Date: Friday, April 28th, 2023
Source: Sourcing Journal
U.S. customs officials have modified a Withhold Release Order (WRO) to permit the entry of Malaysian-made disposable gloves from a group of companies, jointly known as Smart Glove, after they were shut out due to “reasonable indications” of forced labor in their supply chain. Provided they don’t breach other import laws, shipments from Smart Glove Corporation, GX Corporation, GX3 Specialty Plant, Sigma Glove Industries and Platinum Glove Industries will no longer be automatically detained at American ports of entry, effective as of Wednesday.
It’s the third such modification customs officials have made this year in the wake of the Uyghur Forced Labor Prevention Act taking effect last summer.
“The Department of Homeland Security’s relentless enforcement efforts to prevent goods produced with forced labor from entering the United States are changing companies’ behavior, resulting in the elimination of forced labor from supply chains,” said Secretary of Homeland Security Alejandro N. Mayorkas. “Today’s modification of the withhold release order against Smart Glove proves that our enforcement efforts are driving responsible corporate citizenship and significant changes in corporate behavior, and that we will recognize those changes when they are instituted. Our efforts are driven by the core principle that every worker around the world deserves to be treated with dignity and respect.”
Section 307 of the 1930 Tariff Act prohibits entry into the United States “[a]ll goods, wares, articles, and merchandise mined, produced, or manufactured wholly or in part in any foreign country by convict labor or/and forced labor, or/and indentured labor, including forced or indentured child labor[.]” Under a WRO, Customs and Border Protection (CBP) personnel are instructed to exclude and subject to seizure and forfeiture any imports it covers.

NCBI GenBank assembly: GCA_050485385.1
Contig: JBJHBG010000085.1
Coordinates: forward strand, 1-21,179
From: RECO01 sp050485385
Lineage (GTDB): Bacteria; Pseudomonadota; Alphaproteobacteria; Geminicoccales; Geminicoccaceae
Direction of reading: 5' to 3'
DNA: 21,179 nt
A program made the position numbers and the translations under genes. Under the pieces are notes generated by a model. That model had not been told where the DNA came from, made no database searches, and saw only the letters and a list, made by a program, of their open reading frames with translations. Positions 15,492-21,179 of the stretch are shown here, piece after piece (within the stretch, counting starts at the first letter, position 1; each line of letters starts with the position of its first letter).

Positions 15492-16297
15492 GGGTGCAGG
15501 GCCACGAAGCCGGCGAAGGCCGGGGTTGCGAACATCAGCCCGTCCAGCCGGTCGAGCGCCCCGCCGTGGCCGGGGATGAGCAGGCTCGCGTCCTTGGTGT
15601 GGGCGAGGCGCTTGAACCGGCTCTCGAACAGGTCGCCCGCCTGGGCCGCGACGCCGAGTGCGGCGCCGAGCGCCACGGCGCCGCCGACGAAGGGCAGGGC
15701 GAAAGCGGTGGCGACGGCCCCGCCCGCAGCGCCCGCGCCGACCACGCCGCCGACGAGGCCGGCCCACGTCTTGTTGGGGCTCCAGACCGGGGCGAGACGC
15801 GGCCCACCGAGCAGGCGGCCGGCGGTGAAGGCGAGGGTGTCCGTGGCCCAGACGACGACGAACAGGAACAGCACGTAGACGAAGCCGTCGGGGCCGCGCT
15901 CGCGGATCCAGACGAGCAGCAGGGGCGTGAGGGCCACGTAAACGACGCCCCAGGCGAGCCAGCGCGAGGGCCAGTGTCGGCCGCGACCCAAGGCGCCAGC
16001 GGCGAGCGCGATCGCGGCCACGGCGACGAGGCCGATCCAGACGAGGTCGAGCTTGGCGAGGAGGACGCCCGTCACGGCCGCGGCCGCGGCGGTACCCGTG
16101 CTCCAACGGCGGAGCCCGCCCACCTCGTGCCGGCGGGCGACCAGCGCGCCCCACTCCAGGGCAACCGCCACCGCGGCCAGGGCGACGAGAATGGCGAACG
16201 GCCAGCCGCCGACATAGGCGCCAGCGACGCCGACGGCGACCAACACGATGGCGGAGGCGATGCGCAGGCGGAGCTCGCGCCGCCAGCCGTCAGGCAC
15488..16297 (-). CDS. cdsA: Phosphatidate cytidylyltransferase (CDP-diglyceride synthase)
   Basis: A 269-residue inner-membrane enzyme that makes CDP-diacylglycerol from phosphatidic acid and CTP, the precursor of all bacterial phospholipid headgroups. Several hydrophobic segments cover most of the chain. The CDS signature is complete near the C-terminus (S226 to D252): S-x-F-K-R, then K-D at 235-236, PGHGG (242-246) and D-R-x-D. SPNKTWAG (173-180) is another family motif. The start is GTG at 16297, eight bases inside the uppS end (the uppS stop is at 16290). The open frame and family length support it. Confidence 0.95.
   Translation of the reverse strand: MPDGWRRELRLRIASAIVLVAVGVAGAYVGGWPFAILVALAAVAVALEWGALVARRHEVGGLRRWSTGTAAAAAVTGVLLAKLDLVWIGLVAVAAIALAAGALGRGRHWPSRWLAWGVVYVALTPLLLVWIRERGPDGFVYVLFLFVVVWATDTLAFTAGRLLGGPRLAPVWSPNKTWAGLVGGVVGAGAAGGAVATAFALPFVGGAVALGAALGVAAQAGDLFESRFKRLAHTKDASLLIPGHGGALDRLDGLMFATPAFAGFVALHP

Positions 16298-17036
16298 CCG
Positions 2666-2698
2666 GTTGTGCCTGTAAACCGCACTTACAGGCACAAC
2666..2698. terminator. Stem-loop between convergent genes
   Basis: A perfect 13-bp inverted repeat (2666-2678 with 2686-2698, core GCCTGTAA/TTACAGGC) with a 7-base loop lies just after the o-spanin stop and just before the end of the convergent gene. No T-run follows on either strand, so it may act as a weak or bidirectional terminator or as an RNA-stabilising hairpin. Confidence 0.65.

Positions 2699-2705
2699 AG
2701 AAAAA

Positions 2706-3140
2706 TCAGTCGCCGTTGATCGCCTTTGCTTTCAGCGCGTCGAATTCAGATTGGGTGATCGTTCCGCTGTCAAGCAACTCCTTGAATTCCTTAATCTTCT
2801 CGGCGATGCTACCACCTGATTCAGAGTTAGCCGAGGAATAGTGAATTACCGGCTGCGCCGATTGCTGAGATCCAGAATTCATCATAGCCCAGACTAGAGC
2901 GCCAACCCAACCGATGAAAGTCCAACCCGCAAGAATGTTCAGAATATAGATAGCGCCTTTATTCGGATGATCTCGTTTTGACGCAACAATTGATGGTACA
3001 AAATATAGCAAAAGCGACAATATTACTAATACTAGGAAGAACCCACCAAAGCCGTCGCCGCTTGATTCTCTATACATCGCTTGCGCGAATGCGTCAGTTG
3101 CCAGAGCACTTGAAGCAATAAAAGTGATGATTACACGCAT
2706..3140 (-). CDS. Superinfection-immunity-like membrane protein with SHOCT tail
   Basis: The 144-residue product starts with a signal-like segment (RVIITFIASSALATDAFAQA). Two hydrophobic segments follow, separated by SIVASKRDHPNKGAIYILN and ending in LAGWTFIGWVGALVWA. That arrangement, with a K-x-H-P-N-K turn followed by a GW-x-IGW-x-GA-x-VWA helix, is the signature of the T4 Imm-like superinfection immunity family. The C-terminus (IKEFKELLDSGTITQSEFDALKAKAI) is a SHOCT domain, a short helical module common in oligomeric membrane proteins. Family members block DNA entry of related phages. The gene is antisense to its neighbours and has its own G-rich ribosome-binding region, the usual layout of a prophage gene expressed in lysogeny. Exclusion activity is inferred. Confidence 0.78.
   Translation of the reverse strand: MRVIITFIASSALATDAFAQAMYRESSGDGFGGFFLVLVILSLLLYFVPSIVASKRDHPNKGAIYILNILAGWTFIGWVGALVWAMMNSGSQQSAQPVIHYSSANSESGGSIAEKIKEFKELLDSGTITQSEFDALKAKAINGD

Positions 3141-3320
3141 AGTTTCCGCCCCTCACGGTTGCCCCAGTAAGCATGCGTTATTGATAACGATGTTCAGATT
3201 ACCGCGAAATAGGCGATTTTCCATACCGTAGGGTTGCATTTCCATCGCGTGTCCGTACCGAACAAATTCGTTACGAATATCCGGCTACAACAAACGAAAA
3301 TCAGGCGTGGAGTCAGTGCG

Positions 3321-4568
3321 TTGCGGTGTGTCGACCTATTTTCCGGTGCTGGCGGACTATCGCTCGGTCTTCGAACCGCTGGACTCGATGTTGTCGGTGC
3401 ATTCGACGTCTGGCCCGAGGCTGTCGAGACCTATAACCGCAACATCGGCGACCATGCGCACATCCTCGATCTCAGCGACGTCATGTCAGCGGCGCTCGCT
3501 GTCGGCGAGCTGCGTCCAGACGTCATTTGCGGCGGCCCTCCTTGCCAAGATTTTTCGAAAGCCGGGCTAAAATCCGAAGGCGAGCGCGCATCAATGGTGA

Smart Glove, CBP said, responded to the 2021 WRO by implementing various measures to address the indicators of forced labor that triggered the measure. These included repaying recruitment fees, improving living conditions and establishing new worker-centered policies and procedures.
“We are witnessing a shift in behavior from importers and businesses as they identify and eliminate forced labor from their supply chains so that they can do business in the U.S., which ensures our economic security and enhances protections against forced labor,” said Troy Miller, CBP’s acting commissioner. “CBP is proud to be a part of this positive change that directly impacts so many lives abroad and ensures fair competition for law-abiding American entrepreneurs and companies.”
The move follows a similar one in September 2021, when Customs and Border Protection struck its ban on Top Glove, also based in Malaysia, after reviewing evidence that the company had addressed all indicators of forced labor identified at its facilities, including debt bondage, excessive overtime, abusive working and living conditions, and retention of identity documents.
“Withhold Release Orders and Findings send a strong message to U.S. importers about the costs associated with doing business with entities that exploit forced labor, but they also offer a path to remediation,” Mayorkas said at the time. “This is a great example of the extraordinary efforts of U.S. Customs and Border Protection to protect human rights and American consumers and businesses from goods made by modern slavery.”